• One Health
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  • Oncology
  • Anesthesia
  • Geriatric & Palliative Medicine
  • Ophthalmology
  • Anatomic Pathology
  • Poultry Medicine
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  • Nutrition
  • Animal Welfare
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  • Internal Medicine
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  • Dentistry
  • Feline Medicine
  • Soft Tissue Surgery
  • Urology/Nephrology
  • Avian & Exotic
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  • Anesthesiology & Pain Management
  • Integrative & Holistic Medicine
  • Food Animals
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  • Orthopedics
  • Emergency & Critical Care
  • Equine Medicine
  • Pharmacology
  • Pediatrics
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  • Shelter Medicine
  • Parasitology
  • Clinical Pathology
  • Virtual Care
  • Rehabilitation
  • Epidemiology
  • Fish Medicine
  • Diabetes
  • Livestock
  • Endocrinology

Opening a practice today requires vigilance


To invest our hard-earned dollars, many of us purchase securities in the stock market. It is purely legalized gambling. We are betting that, at some future date, we can sell that stock for a profit.

To invest our hard-earned dollars, many of us purchase securities in the stock market. It is purely legalized gambling. We are betting that, at some future date, we can sell that stock for a profit.

To open a new veterinary practice is a huge investment, but no less a gamble. A potential practice owner needs to consider so many factors in making his or her decision because, some decades later, that practice also needs to be sold for a profit.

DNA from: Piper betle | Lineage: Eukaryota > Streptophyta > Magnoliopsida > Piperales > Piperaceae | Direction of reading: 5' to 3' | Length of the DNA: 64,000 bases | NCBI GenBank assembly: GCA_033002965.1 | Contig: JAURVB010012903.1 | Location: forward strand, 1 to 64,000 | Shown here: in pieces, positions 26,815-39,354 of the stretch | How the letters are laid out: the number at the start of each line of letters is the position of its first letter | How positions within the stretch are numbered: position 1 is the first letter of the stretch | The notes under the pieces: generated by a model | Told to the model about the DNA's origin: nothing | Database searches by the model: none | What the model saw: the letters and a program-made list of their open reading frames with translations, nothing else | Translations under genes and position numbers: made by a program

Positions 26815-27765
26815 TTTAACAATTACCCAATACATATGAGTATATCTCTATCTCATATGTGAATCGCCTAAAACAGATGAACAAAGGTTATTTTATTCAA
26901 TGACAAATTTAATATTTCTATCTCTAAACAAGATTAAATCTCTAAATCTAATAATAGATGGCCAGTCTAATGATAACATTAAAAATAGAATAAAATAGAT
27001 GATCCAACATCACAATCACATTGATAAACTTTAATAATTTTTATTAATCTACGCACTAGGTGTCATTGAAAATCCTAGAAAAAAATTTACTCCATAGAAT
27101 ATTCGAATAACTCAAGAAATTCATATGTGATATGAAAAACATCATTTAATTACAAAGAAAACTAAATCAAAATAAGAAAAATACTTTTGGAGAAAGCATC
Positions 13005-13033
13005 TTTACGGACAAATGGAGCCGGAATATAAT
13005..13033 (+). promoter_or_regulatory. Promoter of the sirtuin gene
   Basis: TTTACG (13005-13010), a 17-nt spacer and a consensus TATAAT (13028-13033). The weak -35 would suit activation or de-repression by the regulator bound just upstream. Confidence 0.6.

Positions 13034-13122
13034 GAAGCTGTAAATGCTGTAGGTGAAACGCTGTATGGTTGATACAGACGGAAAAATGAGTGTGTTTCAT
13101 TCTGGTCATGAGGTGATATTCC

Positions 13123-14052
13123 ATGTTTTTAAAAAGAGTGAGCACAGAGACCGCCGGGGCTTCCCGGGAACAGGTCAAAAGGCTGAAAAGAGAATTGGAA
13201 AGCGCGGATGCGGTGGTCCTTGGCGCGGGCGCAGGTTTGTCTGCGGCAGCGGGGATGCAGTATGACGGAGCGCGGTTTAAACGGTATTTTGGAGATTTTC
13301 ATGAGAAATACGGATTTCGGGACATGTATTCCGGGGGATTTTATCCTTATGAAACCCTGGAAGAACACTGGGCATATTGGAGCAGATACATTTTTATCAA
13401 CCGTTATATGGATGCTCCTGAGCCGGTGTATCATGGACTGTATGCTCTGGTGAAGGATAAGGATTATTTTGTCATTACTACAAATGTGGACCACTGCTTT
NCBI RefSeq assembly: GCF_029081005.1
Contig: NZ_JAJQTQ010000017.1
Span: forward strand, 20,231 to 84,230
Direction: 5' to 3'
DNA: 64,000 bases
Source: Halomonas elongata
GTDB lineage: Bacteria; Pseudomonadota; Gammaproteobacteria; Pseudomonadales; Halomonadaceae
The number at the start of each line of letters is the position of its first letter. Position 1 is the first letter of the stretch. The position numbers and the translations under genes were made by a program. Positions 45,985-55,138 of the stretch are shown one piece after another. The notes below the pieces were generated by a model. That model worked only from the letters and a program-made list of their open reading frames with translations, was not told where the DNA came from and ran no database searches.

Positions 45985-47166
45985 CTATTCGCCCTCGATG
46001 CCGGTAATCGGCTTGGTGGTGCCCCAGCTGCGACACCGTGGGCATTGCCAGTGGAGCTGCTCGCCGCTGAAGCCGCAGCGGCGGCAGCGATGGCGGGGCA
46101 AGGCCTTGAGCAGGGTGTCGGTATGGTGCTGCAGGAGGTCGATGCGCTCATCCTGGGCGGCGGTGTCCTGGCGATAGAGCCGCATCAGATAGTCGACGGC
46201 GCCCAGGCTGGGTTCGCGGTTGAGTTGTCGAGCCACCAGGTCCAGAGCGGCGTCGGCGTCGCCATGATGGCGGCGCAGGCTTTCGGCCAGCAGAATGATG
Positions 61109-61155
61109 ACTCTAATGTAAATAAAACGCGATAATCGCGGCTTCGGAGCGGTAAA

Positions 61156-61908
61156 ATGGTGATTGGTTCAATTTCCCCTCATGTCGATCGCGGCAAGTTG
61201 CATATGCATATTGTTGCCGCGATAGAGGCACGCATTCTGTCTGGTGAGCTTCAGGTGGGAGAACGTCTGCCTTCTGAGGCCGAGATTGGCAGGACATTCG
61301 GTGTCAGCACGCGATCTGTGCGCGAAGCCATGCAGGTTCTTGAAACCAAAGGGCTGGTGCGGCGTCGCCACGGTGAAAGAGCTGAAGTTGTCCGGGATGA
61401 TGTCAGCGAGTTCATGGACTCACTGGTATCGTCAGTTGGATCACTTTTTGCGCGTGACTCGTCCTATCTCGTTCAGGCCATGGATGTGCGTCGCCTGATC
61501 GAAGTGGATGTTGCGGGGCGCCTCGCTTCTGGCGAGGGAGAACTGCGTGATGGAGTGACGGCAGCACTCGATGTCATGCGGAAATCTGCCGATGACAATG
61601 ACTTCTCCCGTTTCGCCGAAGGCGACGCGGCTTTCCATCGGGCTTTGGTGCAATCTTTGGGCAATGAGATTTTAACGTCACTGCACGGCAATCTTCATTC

The problem today is that too many — perhaps 40 percent — of existing practices may not be marketable, closing their doors and leaving the owner with the value of the real estate alone to supplement retirement savings.

A profitable practice today means that, after paying all expenses, including the owner at a fair salary befitting an associate with the same production, the practice itself shows a bottom-line profit of 10 percent.

In the semi-better good old days of the 1950s and 1960s, a veterinarian could open almost anywhere and not have the problems seen today. There were just so many more pets than veterinarians that success was much, much easier to attain.

In the 1970s, the biggest problem for clients was getting in line, often for hours, to get five gallons of gasoline that had to be conserved by using the closest veterinarian, regardless of skills or exam-room manner.

Yet, in those ancient days, it was not unusual to see 45 percent to 55 percent of revenues fall to the bottom line. Today, 35 percent is more the norm.

Today the population has doubled, but the number of veterinarians seems to have quintupled. That ratio hurts. Even worse, urbanization is decreasing the number of pets per capita.

The number of graduates electing large-animal medicine shrinks every year so that the number in small-animal medicine gets proportionately higher.

Further, if your heart dictates going home to your birth state to practice, demographic shifts may skew your opportunities drastically.

America's population is shifting to the south and west, but numbers often are tricky. States like Delaware Utah, Nevada and Arizona show high growth because the population had been so low that three recreational vehicles full of people can impact the numbers.